Before I explain why those innocent-looking, sweet-smelling roses on your desk or nightstand could drive you to homicide, I have to set the record straight.
When I was too young to know better, I thought all roses were, in the words of kid detective Flossie Bobbsey, bee-yoo-tiful. Each year my mom designed four enormous rose gardens and I got to weed my way through every single one of them, carefully avoiding razor-sharp thorns and fuzzy, lurking bumblebees. Five cents per weed-filled grocery bag was hardly a fortune made, but it did beat dusting. And my floral charges presented themselves in a dizzying color wheel of enticing hues: reds, pinks, peaches, creams, and whites. The cheery yellow roses were my favorite. And they all smelled nice.
But eventually I learned a few things about roses. Like the demanding Flower in Antoine de Saint-Exupéry’s The Little Prince, they can be selfish, vain, and scheming beneath those silky, dewy petals. They murmur barely-audible nothings to those who think they own them, and taunt the less fortunate who desire them from afar. This is especially true around the middle of the cruelest month. No, not April. That would be February, when the roses wield their true colors.
Maybe you think I’m exaggerating. But everyone loves roses, right? And really, what’s better than receiving them once in a while?
Sadly, no fabulous bouquets ever came my way, even on Valentine’s Day, for more years (okay, decades) than I cared to count. None of my Prince Charmings believed in floral displays of affection. And that was perfectly okay with me.
Because…well, expensive. And archaic. And boring. And over-rated. And maybe even vaguely sexist. Plus, there was always the daunting task of keeping them alive, at all costs.
And what could be worse than receiving those garish, token arrangements at the office, where everyone would notice that telltale trail of rose petals leading straight from the reception area to your desk? Of course then you would have to act surprised and maybe you really were, if you had no idea who they were from. Which was even more intriguing, to you and every fellow employee across five departments who was so happy for you.
And then, one rainy Valentine’s day, it happened. I was the recipient of an enormous bunch of gorgeous roses. Please bear with me—this is where the murder part comes in.
My eyes filled with happy tears, which I quickly brushed away so no one could tell I was a 1-800-Flowers newbie. I was the princess today, the Cinderella who had always watched everyone else go off to the ball, and now could live Happily Ever After (Note: In the romance world, they call that “HEA.” In the mystery world, not so much.)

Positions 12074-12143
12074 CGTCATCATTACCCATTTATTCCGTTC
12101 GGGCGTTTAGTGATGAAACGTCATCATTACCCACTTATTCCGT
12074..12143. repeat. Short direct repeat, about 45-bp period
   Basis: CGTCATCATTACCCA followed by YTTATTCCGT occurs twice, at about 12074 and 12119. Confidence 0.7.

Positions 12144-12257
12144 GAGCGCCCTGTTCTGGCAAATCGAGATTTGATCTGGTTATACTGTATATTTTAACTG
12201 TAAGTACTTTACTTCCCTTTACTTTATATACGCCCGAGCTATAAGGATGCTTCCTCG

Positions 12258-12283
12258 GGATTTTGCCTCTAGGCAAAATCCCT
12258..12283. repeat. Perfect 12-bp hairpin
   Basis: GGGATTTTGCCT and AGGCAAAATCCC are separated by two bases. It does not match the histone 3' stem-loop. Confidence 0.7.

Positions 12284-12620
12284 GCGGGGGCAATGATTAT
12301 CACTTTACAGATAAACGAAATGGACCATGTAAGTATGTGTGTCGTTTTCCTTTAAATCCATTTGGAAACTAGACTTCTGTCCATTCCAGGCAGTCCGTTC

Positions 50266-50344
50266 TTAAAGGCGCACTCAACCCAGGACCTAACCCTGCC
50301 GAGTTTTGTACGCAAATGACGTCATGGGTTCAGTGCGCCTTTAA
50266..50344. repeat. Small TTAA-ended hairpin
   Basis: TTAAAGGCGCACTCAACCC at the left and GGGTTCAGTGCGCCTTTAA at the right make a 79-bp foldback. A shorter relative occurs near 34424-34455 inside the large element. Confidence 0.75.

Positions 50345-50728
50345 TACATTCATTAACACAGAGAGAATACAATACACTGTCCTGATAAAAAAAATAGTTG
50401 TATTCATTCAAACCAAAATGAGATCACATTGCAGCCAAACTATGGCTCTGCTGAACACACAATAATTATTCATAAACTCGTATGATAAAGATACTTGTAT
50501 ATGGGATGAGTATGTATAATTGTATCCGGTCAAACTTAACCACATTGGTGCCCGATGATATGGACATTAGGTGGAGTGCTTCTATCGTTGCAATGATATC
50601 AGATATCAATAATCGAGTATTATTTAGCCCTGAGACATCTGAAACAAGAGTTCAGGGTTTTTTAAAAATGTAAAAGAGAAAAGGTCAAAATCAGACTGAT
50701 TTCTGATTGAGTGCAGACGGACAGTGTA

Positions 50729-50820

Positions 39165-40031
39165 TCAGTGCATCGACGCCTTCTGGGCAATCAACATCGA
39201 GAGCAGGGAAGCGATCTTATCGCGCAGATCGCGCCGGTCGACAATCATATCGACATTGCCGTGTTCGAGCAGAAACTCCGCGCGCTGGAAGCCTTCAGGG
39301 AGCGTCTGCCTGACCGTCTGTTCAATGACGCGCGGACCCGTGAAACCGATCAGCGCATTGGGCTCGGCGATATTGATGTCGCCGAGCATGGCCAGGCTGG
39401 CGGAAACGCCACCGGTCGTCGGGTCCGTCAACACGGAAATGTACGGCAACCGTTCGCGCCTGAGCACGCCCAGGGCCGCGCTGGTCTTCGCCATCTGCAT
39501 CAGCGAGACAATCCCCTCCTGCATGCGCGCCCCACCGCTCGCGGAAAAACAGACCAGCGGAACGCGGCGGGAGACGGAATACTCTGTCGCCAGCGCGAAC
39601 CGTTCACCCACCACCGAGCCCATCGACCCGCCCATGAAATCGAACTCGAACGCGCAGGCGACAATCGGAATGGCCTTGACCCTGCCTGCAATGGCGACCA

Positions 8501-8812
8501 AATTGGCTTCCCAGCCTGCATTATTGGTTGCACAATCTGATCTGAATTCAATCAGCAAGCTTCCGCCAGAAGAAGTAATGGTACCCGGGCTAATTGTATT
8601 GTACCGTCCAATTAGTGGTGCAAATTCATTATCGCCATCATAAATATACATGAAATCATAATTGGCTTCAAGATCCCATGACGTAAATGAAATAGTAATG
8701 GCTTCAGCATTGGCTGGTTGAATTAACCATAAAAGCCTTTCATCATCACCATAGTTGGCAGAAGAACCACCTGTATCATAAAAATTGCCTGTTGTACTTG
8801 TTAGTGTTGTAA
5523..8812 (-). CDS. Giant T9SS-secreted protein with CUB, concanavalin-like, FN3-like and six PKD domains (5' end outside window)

The spell was broken when a colleague sidled up behind me and glanced at the attached card. “Your boyfriend?”
I nodded, increasingly mesmerized by the low but very definite siren call emanating from the perfect buds nestled under their protective plastic wrap.
“They’re yellow,” she said, with a sniff. “That means friendship, or jealousy. Not love. Too bad.” Then she walked away.
What??!! You would have thought she was talking about yellow snow. And rose colors had actual meanings? I quickly looked it up, as the yellow-hearted traitors on my desk grew strangely silent. Yep, there it was, all laid out. Red meant love, and white was purity or unity, and peach denoted passion and yellow with red tips meant a growing relationship. Black-hued roses were apparently not good news. (Side note #2: There’s even a peachy-pink Miss Piggy rose. Who knows what that means.)
My colleague was right about the friendship-yellow. But how could she have been so rude and mean as to point that out? She’d ruined the most important moment of my entire romantic life. Correction: unromantic. “Kill her,” my new roses said, very loudly and clearly. “Kill her now.”
I glanced at the handy pair of scissors standing among the editing pencils in my desk mug. “You can do it,” the roses urged. “Kill, kill, kill!”
My hands closed on cool steel, just as my boyfriend called to see how much I loved the flowers. “You said yellow roses were your favorite, remember?” he said. “At the Steeplechase, last May. You know, where we met? They were on the champagne table.”
Reader, I married him. My bridal bouquet was made up of harmless hydrangeas–and yes, maybe a yellow rose or two.
Are you a secret (or not so secret) special-occasion floral fan–or should roses in particular be banned for the safety of the general public?